I’ve long had a strategy for holiday shopping. I purposefully wait until the last minute, hoping to score deep discounts as retailers desperately try to get rid of as much merchandise as possible before the end of the year.

This year, I’m going to have to change things up.

Supply chain slowdowns and rising inflation are driving up prices this holiday season. There will be sales, of course, but they won’t be as large as in previous years.

A Gallup poll this month found that 64 percent of Americans plan to spend the same amount on gifts this year as they did in 2020. But if prices are higher, their money won’t go as far.

Here’s some advice to help you get through this holiday shopping season with less financial stress and debt:

Don’t panic buy. A Quinnipiac University poll found that 50 percent of Americans say they are not finding consumer goods they want to buy at a retail or online store.

While it’s true that many items will be in limited supply, there will still be plenty of things you can purchase. Even if your child has to wait for something until after the holiday, it’s not a crisis worthy of going over your budget.

One year, when I couldn’t find an item my daughter wanted, I printed out a photocopy of the gift from a store website and put it in a box with a nice bow.

Yes, I’ll admit, there was some eye-rolling when she opened her present to find just the paper. But guess what? She survived and I bought the present shortly after the holiday.

Prepare yourself for higher prices. Inflation is raising the cost of a lot of goods, and much of the price surge is the result of the pandemic. You will save yourself a lot of mental anguish by not getting snippy with store personnel.

Just stick to your budget and make substitutions if you have to. Don’t get so caught up in the holiday spirit that you overspend and then have buyer’s remorse when the credit card bills come due.

Even if you find good deals remember a sale is not the same thing as saving money. You’re still spending, and maybe that money would be better used boosting your emergency fund.

Get creative. When my children were small, they liked the thrill of opening a lot of wrapped gifts. Knowing they would eventually gravitate to only a few toys or games, I came up with a way to save money and give them the excitement of unwrapping a pile of presents. I would hunt around the house and dig deep into their toy bins for playthings they had long forgotten. Some items got such little playtime, they looked almost new. I would then wrap up the items and put them under the tree. The children would squeal in delight, being none the wiser.

And don’t judge.

The tales of my regifting are so legendary that it’s become a tradition for my children, now in their 20s, to feign outrage as they recall how old they were when they discovered my holiday ruse.

Make deep cuts to your gift list. Do you know why your holiday list is so long?

Reciprocity.

Gift-giving has turned into an obligation — you receive, and therefore you feel you must give in return.

Our family has cut down on gift-giving by switching to a Secret Santa exchange. We draw names, and each of us only gives to one person in the family group. We even make a game out of it. While we are exchanging, the receiver tries to guess who got his or her name, and there’s a small prize — a regift — for guessing right. There are online sites to help make the Secret Santa exchange easier. Our family uses elfster.com. We also set a dollar limit, and the site conveniently allows people to create a wish list of gifts with direct links to the items they might like.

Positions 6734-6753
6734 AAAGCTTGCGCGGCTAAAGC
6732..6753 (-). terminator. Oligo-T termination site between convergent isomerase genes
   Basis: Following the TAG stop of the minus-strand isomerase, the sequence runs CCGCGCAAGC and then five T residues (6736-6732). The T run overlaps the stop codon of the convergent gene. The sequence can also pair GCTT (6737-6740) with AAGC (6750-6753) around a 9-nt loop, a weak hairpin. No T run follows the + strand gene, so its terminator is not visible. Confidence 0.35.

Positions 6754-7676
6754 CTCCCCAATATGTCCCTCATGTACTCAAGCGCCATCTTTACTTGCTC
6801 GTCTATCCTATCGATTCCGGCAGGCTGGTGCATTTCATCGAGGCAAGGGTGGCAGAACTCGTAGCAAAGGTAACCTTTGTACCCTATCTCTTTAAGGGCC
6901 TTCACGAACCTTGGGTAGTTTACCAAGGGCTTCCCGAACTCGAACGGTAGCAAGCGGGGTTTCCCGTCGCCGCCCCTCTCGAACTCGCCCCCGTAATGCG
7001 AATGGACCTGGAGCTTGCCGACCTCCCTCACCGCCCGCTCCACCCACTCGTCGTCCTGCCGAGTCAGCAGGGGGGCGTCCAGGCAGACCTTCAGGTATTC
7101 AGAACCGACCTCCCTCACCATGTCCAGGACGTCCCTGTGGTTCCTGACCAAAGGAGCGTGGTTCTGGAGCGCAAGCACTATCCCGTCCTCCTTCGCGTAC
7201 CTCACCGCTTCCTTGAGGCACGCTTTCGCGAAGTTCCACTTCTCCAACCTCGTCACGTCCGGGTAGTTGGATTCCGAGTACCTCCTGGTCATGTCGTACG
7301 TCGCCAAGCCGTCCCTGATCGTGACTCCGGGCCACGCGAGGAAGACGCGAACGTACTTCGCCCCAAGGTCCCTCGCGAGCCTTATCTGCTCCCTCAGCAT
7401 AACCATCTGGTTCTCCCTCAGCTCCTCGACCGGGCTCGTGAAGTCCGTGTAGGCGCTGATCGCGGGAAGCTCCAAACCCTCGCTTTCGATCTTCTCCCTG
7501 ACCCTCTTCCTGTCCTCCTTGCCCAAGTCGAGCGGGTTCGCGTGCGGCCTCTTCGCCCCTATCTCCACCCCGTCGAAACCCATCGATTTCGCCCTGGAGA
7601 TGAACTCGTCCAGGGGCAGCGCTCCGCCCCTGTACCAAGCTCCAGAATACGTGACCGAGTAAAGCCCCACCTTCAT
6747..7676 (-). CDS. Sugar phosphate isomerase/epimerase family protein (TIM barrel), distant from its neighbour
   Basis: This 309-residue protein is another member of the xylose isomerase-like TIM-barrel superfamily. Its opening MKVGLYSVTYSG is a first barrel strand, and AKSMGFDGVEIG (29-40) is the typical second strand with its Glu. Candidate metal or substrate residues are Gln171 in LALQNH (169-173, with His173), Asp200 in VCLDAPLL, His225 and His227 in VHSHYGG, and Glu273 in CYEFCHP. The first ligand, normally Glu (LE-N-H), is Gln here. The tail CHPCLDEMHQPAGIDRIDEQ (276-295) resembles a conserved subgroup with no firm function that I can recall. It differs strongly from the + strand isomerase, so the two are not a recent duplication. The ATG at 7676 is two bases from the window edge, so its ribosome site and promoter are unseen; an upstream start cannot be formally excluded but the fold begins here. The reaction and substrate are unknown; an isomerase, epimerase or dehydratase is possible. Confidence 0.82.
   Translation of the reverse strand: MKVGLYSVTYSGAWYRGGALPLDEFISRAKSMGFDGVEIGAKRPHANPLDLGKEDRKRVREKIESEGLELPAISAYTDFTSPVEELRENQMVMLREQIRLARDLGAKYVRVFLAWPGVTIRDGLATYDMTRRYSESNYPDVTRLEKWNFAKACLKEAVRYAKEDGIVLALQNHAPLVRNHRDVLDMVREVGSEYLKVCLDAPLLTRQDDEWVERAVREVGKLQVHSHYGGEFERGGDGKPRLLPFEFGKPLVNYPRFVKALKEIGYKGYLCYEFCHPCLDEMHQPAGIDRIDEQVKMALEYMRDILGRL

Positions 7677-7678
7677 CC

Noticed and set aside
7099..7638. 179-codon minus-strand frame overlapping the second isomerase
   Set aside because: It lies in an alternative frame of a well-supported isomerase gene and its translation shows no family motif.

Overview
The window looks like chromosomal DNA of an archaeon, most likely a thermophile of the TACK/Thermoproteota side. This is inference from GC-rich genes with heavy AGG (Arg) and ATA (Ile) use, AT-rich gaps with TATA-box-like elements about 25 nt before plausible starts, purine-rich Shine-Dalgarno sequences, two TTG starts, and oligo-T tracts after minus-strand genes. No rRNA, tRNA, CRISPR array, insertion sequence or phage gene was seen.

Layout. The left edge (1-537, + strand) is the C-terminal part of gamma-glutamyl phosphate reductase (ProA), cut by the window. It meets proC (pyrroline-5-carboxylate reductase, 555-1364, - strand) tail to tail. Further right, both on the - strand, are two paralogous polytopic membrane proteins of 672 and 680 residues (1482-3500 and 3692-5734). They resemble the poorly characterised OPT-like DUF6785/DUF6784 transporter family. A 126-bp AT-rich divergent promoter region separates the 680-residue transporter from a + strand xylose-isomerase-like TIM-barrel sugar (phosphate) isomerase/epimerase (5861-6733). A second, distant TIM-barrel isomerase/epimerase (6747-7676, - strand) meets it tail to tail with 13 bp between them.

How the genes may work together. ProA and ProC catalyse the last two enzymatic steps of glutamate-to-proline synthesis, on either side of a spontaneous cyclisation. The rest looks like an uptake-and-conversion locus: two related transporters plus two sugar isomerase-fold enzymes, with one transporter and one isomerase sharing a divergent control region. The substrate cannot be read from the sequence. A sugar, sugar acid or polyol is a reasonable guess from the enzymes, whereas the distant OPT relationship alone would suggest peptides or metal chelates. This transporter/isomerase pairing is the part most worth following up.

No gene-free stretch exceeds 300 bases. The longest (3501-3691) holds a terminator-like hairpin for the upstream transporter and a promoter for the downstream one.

The debt isn’t worth it. It’s already beginning to look like a great Christmas — for credit card lenders.

CreditCards.com found in a recent poll that 60 percent of consumers carrying credit card debt said they would add to it for the holidays.

And here’s an interesting statistic from the holiday poll: Of the folks willing to rack up more debt, 45 percent said they’re willing to do so to make themselves happy.

Credit card debt overall has been increasing this year. Total credit card debt was $800 billion for the third quarter, a $17 billion jump from the previous quarter, according to a report from the Federal Reserve Bank of New York’s Center for Microeconomic Data.

“As pandemic relief efforts wind down, we are beginning to see the reversal of some of the credit card balance trends seen during the pandemic, namely reduced consumption and the paying down of balances,” a release from the New York Fed pointed out. “As pandemic restrictions are lifted and consumption normalizes, credit card usage and balances are resuming their pre-pandemic trends.”

Credit card debt is expensive, with an average interest rate of 16.13 percent, according to the latest data from CreditCards.com.

Just don’t do it. Don’t add to your debt burden for gifts many recipients won’t even remember by the time you pay off your credit card balances.

Manage expectations. There’s been so much financial loss because of the pandemic that you don’t have to be ashamed if you can’t give much of anything this year. Be honest with folks, and tell them now that your financial situation just doesn’t allow you to be as generous as you may have been in the past.

The pandemic has taught us — or should have — that we don’t need most of what we’ve been buying each other anyway. What did we miss the most when we couldn’t be in each other’s presence because of the pandemic?

We craved just being together. A hug became priceless.

If we continue to embrace that time is precious, we don’t have to be overwhelmed with spending so much during the holiday season. It’s okay for you to give less stuff and more of yourself by just being present.